The supplemental retention means, as will be clarified hereinafter, effectively multiplies the compression retention force against any separation or pulling force that may be exerted on the catheter. This supplemental retention means is characterized by friction on reel formations provided on opposite sides of the adapter clip with one reel formation being immediately adjacent the entry point of the catheter into the adapter clip and by resilient quipping groove formations disposed between the reel formations into which the catheter is received. The reel and groove formations provide a self locking arrangement for the catheter relative to the adapter when the catheter is retained in the clip closure, wrapped on the reels and secured in the groove. The groove holds the catheter to the reel when no separation force is present. Any and all separation forces between the catheter and the adapter are retained by the combined retention force of the clip closure of the adapter and the friction of the catheter to the adapter reels.
While the preferred embodiment entails using a frictional wrap to multiply the retention force of a clip type adapter, the use of frictional wrapping on the bodies of all types of adapters would likewise multiply their retention forces. In similar fashion, the groove formations herein described are preferred embodiments for holding the catheter to the frictional reels when no separation forces are applied. Other groove designs and other holding means are also envisioned.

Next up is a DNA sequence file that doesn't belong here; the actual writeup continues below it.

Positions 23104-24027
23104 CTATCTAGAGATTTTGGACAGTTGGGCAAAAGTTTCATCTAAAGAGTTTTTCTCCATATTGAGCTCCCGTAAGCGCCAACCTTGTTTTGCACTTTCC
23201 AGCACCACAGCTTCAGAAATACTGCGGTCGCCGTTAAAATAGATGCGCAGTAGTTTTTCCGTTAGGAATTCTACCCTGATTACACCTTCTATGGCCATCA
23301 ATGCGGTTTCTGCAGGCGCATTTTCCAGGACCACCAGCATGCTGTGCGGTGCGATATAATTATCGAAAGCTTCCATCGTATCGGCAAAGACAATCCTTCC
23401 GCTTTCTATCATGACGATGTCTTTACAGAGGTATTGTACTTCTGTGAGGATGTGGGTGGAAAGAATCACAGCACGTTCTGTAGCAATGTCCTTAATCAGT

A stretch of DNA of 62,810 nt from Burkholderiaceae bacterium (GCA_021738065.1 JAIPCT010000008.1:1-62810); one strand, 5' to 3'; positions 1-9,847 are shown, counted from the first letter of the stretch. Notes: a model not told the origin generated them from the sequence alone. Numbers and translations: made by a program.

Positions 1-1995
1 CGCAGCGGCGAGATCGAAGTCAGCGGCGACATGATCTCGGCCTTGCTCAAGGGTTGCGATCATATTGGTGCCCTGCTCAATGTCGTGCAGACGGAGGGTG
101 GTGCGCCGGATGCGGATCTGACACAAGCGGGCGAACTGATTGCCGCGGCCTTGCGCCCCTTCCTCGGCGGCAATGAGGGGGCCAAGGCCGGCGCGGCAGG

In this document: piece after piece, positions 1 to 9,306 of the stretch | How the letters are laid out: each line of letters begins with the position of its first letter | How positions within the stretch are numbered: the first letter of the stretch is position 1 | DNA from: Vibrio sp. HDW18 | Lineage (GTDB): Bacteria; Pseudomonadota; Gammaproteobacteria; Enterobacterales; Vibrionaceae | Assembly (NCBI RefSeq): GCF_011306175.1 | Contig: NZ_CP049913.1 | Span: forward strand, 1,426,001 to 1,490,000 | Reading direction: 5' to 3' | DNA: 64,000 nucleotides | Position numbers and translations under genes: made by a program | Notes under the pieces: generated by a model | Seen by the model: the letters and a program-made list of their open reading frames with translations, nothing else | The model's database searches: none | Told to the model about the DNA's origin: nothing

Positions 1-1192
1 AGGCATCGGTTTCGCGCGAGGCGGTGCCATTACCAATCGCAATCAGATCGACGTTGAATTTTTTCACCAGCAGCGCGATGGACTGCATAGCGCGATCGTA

FIG. 1 is a diagrammatic view of an epidural cannula being inserted into a patient;
FIG. 2 is a diagrammatic view of the distal end of an epidural catheter being inserted into the epidural cavity of the patient through the cannula;
FIG. 3 is a diagrammatic view of the cannula being removed from the patient over the proximal end of the catheter, after which the catheter may be secured to the patient, as by taping;
FIG. 4 is a diagrammatic view illustrating completion of field assembly of the catheter adapter and retainer of the present invention to the proximal end of the catheter;
FIG. 5 is a diagrammatic view illustrating repositioning of the adapter and retainer relative to the patient to permit use therewith of a hypodermic syringe having a male luer taper connection provided thereon;
FIG. 6 is a perspective view of the adapter and retainer embodying the invention and shown in FIGS. 4 and 5 mounted on the epidural catheter;
FIG. 7 is a side elevational view of the opened up adapter and retainer prior to mounting of same on the catheter;
FIG. 8 is an opposite side elevational view thereof;
FIG. 9 is a rear elevational view thereof;
FIG. 10 is a front elevational view thereof;
FIG. 11 is a top plan view thereof;
FIG. 12 is a bottom plan view thereof;
FIG. 13 is an opposite side elevational view of the adapter and retainer clip similar to FIG. 8 but after mounting of same on the catheter;
FIG. 14 is a rear elevational view thereof similar to FIG. 9;
FIG. 15 is a top plan view thereof similar to FIG. 11;